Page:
For UK students, a good honours degree, i.e. a 2:1 or 1st (not necessarily in Music). For EU/International students, a qualification equivalent to a good honours degree. If you do not meet the standard entry requirement it may be possible to consider your application based on evidence of other relevant personal and professional experience, the support of your referees and examples of written work. Please also see the university's general entry requirements.
Months of entry
As our courses are reviewed regularly, course content and module choices may change from the details given here.
Students studying for the MA/PG Dip in Music are required to complete the following compulsory modules (30 credits):
Research Skills and Applied Research
This module provides a grounding in the skills and methodologies required for studying music at postgraduate level and in the practical application of research skills in the workplace. The seminars fall into three categories. Some develop generic and subject-specific masters-level research skills. Other sessions develop students’ awareness of recent critical debates within musical scholarship. Finally, further sessions provide training in the practical application of research skills and the promotion of students’ research, via such means as broadcasting, journalism, programme notes, websites and social media.
While the module develops skills and knowledge applicable to entry into any professional work environment associated with music, the module also provides the requisite training to continue to a PhD in music and a vocational session is provided on entering the academic profession.
The Professional Experience module prepares students for a future career in one of three ways: through work experience in a sector of the music industry relevant to the student’s academic and career interests, through a placement with one of our research units, or through focused independent research relevant to further study at doctoral level. The module aims to accommodate learners from a variety of backgrounds with a variety of goals, while offering opportunities to hone skills and develop knowledge that will be relevant to their subsequent careers or life-long learning.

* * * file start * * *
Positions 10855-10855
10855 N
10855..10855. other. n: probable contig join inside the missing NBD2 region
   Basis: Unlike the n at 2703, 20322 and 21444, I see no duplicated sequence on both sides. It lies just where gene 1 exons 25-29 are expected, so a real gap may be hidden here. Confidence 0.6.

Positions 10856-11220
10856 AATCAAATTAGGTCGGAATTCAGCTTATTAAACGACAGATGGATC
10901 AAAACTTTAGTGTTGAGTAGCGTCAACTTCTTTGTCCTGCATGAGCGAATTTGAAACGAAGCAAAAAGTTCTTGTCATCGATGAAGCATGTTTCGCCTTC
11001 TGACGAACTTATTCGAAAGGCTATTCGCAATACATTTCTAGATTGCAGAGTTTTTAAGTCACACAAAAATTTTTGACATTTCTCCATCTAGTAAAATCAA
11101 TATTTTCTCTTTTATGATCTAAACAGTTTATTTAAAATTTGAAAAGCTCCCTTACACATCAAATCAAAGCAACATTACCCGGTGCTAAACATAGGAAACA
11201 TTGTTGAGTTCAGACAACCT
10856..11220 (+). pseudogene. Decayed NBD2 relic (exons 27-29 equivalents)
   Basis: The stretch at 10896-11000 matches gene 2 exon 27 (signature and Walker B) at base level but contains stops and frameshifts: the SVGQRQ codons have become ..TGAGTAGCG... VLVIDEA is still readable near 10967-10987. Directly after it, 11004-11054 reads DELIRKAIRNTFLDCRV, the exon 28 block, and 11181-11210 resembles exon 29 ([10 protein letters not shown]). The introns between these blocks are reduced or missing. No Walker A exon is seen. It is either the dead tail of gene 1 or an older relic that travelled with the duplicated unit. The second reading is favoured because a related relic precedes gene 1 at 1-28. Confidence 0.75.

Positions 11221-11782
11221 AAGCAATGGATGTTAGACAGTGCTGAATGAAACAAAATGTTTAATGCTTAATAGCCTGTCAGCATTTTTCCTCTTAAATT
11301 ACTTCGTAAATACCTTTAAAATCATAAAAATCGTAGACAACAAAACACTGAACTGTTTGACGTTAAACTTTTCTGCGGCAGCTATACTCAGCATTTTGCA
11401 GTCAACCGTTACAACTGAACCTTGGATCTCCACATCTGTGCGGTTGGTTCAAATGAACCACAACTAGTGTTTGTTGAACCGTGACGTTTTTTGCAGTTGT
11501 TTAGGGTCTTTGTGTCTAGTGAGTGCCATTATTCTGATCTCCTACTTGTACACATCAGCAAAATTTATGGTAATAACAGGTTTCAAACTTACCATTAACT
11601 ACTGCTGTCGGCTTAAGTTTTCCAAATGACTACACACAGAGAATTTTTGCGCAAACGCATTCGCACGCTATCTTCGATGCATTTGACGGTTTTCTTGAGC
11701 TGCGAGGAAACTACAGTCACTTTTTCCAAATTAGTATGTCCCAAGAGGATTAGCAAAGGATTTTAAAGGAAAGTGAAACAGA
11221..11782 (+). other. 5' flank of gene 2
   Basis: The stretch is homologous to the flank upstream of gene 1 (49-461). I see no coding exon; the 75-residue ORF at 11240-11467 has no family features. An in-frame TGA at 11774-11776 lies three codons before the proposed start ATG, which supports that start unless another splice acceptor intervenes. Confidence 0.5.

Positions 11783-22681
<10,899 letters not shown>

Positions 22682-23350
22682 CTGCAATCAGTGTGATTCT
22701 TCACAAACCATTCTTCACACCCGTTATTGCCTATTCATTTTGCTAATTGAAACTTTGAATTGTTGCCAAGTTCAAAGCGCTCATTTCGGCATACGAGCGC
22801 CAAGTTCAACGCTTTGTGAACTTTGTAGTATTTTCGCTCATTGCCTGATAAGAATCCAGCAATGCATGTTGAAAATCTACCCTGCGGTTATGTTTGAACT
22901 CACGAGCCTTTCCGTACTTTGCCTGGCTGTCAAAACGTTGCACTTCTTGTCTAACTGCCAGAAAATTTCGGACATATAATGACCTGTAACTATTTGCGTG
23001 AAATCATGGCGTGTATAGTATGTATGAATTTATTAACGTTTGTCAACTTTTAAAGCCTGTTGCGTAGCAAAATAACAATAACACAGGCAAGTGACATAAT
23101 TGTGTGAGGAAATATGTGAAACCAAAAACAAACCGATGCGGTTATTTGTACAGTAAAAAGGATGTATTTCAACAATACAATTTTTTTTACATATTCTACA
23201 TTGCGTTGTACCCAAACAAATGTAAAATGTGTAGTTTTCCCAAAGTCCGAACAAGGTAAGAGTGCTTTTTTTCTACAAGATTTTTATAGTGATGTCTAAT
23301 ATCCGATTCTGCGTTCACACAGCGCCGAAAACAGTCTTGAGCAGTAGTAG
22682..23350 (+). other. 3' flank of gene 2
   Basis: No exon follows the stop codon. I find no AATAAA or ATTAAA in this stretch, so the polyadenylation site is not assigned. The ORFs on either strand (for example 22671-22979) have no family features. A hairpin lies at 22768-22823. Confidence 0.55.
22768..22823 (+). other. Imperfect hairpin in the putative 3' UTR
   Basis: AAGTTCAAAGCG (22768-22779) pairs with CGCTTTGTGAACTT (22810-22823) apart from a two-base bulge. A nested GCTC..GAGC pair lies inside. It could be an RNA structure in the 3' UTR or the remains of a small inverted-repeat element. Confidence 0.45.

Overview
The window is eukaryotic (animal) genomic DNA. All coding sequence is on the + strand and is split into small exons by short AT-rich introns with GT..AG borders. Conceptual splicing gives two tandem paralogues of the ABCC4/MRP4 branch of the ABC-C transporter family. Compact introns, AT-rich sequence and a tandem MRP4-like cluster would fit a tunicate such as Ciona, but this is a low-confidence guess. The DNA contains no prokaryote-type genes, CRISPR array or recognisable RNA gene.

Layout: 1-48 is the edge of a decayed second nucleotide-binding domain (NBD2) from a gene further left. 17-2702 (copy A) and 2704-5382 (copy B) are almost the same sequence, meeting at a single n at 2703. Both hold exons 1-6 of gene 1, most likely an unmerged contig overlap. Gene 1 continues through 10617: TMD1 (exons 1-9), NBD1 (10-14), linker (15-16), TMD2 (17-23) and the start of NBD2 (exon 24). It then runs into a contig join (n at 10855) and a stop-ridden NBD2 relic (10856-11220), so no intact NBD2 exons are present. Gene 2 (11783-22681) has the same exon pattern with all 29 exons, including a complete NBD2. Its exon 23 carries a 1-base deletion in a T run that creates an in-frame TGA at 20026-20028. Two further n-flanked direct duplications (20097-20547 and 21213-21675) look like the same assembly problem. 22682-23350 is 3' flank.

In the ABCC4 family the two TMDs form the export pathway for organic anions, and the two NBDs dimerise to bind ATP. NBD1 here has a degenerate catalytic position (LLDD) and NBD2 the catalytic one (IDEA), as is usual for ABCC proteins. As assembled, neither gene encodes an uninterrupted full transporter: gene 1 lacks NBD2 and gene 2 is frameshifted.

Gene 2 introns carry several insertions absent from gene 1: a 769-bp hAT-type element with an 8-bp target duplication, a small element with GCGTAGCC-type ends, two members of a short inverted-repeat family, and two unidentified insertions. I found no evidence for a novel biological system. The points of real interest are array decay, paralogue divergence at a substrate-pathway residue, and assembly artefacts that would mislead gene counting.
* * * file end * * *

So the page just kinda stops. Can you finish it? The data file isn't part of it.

Typical work experience might consist of undertaking a placement with a broadcasting company, an arts-related museum, a concert organisation or opera house, or teaching in a school. Working with a research unit might involve organising a music festival or listening group. Students undertaking an independent research project might choose to develop and practice new research skills (e.g. editing, archival work, language skills, digital humanities) or explore a new research or composition interest separate from their dissertation.
Students undertake an associated work-based project, with outcomes and assessment criteria agreed beforehand between student, module leader and a partner institution if applicable.
MA students are also required to complete the following (60 credits):
Dissertation / Major Project
This module offers the opportunity to develop an extended project in independent study or creativity, taken at the end of the course. This enables students to deploy skills, knowledge and understanding gained during the course in producing a substantial piece of written work, or practice-based outputs.
This can be a critical examination, through independent study and extended written work of an appropriate musicological topic, theme or issue. Recent topics have been as varied as music and gender in Disney films, the institutional failure of nineteenth-century English opera and Japanese musical responses to the Tohoku earthquake. Alternatively, a portfolio of practice-based work is also acceptable, presented and documented as appropriate to feature an agreed combination of compositions, installations, site based work, live electronic applications.
You will then take two of the following modules depending on your chosen specialism (30 credits each):
Approaches to Experimental Composition and Sound Arts
This module provides students with an opportunity to enhance their understanding of contemporary practices in experimental composition and sound arts whilst introducing them to listening strategies that will enable them to engage critically with the sounding world. Students will build upon their previous experience of creative practice, and will be introduced to new methodologies. Students will have the opportunity to focus on acoustic composition, electronic composition, field recording, soundscape studies and sound arts, and will explore the importance of site and context.
The module encourages students to develop a body of practical research – to include scores, recordings, performances, installations, audio documentation - and reflect upon this through seminar feedback sessions.
Electroacoustic and Live Electronic Composition
This module gives students the opportunity to focus on electroacoustic composition and live electronic composition, including interactive computer music.